The cyclotron was the first such machine, but soon it became apparent that it was far more economical to build a synchrotron. In this machine the electrons travel in a circular orbit of constant radius, making the design of the vacuum tube and of the magnets simpler and smaller. All large machines work on this principle now. Soon after General Electric of USA built the first electron synchrotron in 1947, they found that the electrons radiated energy as light when they sped round in their orbit and this limited the maximum energy of the machine.

Synchrotron radiation is emitted when electrons approaching the speed of light are deviated from their course by a bending magnet. The radiation comes out as an intense and well focused beam of small size, typically about 1, rather like laser light. It is now believed that in outer space, electrons spiral round magnetic fields and so emit what we see as strong radio emission from celestial source such as the Crab nebula.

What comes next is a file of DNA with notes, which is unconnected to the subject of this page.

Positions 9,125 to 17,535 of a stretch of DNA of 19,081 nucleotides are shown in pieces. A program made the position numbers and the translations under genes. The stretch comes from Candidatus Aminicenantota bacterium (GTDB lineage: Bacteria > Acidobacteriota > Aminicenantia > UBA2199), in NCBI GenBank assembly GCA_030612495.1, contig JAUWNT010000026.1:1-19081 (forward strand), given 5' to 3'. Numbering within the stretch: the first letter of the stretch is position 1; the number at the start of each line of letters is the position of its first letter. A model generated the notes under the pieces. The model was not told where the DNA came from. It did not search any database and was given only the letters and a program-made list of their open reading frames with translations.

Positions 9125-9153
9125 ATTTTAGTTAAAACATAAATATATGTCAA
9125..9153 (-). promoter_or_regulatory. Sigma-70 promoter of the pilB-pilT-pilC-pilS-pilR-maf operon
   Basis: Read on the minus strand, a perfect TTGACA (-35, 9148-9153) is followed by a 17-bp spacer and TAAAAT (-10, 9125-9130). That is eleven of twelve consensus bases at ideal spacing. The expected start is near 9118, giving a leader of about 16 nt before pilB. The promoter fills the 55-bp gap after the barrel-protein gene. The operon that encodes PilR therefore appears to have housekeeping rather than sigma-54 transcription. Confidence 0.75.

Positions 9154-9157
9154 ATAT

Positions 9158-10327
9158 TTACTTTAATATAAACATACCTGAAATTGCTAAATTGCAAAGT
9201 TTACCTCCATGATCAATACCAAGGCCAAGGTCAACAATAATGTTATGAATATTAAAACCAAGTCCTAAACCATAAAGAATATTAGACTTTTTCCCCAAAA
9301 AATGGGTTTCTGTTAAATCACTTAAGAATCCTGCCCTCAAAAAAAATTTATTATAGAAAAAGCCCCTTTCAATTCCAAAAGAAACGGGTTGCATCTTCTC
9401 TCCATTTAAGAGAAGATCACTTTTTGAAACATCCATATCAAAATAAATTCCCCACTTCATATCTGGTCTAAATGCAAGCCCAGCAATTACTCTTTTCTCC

Scientists soon realised that synchrotron radiation was an excellent tool that might replace the traditional X-ray diffraction methods which were initiated by von Laue and Bragg and were so successful in unraveling the secret of the DNA molecule. The light from early machines was not intense enough to be useful but developments over the last 50 years have made synchrotron light a powerful tool to study how atoms arrange themselves in molecules and in crystals.

Storage rings where the current of electrons builds up within the accelerating tube helped to increase the light intensity. Since the intensity and focussing of synchrotron light improves as the electron energy increases, storage rings were made larger and larger. Now the radiation covers the full spectrum from the infrared to X-rays with maximum energy in the X-ray region. There is also the added advantage that the light is polarised and, like laser light, is coherent.